Great idea -- so why didn't it hatch? Not because most middle-income Americans realize that 401(k)s, as stated by benefits consultant Brooks Hamilton on PBS's Frontline, may not be all they're cracked up to be:

"The top 20% [of plan participants] always did anywhere between five and six times the annual investment rate of return of the bottom 20%. If the bottom 20%, say, had a 4% return, ... the top 20% might have had a 25 or 26% return. ...

I label this yield disparity. ... We have a yield disparity that is a financial cancer in our great, beautiful 401(k) movement. ... it was everywhere I looked. [A cancer because] it would destroy the opportunity for ordinary workers to retire in dignity. They couldn't get there from here. There is no way."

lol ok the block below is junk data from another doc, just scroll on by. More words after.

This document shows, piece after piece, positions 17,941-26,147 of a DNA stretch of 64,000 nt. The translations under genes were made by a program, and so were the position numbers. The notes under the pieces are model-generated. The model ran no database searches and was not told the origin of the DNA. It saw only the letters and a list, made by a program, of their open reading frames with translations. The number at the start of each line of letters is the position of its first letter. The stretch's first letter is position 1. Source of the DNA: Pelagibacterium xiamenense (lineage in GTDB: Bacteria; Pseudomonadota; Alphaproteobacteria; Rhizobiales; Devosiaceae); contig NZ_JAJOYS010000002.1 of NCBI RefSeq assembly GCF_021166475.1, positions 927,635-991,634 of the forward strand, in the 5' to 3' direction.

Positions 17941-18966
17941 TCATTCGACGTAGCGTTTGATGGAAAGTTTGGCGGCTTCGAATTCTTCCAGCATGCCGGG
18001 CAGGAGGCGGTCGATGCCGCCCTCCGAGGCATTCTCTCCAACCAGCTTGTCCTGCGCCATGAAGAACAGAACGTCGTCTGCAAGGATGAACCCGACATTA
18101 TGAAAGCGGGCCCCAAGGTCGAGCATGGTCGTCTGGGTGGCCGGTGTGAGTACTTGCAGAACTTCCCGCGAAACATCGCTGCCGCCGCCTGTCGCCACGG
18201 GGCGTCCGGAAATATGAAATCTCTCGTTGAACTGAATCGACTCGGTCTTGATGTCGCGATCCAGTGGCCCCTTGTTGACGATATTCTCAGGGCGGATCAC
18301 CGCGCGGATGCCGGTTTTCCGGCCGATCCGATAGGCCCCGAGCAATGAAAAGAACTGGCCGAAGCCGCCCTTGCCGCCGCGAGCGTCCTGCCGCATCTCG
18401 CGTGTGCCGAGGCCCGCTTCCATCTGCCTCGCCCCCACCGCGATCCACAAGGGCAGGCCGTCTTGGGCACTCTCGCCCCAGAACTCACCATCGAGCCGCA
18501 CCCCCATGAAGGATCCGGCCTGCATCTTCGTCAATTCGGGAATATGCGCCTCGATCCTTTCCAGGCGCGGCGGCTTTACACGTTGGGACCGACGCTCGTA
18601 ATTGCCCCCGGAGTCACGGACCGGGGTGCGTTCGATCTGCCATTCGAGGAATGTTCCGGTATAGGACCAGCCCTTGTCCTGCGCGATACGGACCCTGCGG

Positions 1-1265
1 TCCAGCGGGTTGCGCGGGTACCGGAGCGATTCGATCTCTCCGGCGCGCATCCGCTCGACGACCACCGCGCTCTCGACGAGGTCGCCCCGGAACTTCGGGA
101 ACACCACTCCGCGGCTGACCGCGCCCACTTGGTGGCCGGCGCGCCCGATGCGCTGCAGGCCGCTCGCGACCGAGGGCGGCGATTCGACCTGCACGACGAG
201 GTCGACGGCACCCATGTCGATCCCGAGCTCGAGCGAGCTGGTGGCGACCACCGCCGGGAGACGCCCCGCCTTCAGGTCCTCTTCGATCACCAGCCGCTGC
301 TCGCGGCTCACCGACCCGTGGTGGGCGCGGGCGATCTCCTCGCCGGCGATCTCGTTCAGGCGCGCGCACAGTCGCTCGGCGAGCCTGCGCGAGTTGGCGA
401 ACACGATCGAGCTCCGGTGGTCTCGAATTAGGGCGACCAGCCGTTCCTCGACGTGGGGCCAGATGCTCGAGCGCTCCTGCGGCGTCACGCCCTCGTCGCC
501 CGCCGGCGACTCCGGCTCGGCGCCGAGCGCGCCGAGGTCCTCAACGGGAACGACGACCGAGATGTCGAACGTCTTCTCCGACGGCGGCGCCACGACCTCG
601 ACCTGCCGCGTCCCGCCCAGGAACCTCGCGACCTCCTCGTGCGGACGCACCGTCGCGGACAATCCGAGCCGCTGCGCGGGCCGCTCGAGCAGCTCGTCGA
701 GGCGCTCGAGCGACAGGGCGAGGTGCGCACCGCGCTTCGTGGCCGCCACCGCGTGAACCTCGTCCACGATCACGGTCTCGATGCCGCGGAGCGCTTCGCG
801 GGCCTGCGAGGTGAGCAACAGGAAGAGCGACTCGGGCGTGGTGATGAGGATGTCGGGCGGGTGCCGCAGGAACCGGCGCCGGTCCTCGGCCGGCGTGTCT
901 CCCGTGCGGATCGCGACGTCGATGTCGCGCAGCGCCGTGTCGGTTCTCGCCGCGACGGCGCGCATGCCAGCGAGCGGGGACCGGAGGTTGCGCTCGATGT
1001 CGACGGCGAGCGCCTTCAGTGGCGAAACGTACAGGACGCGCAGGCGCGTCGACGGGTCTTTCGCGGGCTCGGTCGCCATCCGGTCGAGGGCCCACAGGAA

No, Bush was feeding us his line that the typical American would do better managing retirement money than the government ever could. But the people didn't buy it. They were understandably skeptical of the President after the WMDs failed to materialize, but they were also afraid to give up a known quantity -- a social security check (however endangered it might be) -- for an unknown quantity, earnings based on their own ability to play the financial markets. Most Americans, wisely enough, would rather not bet their futures on their own talent for saving and investing wisely.

In fact, most Americans may expect that their leaders will take better care of them than they will take care of themselves. In this, they are sorely misguided. When it comes to taking care of us, our leaders are utter incompetents. They seem to be fiddling away as the Earth heats to a boil; as the OPEC gang plays us like a marionette; as billions of dollars are siphoned to war profiteers in Iraq; as our environment is eaten away by unchecked growth; as our prisons spill forth an ever-growing graduate class of criminals; as our culture becomes Walmartized; as fewer and fewer media companies disseminate nearly all of our news and entertainment; and as it becomes increasingly harder for us to imagine how we'll ever be able to retire.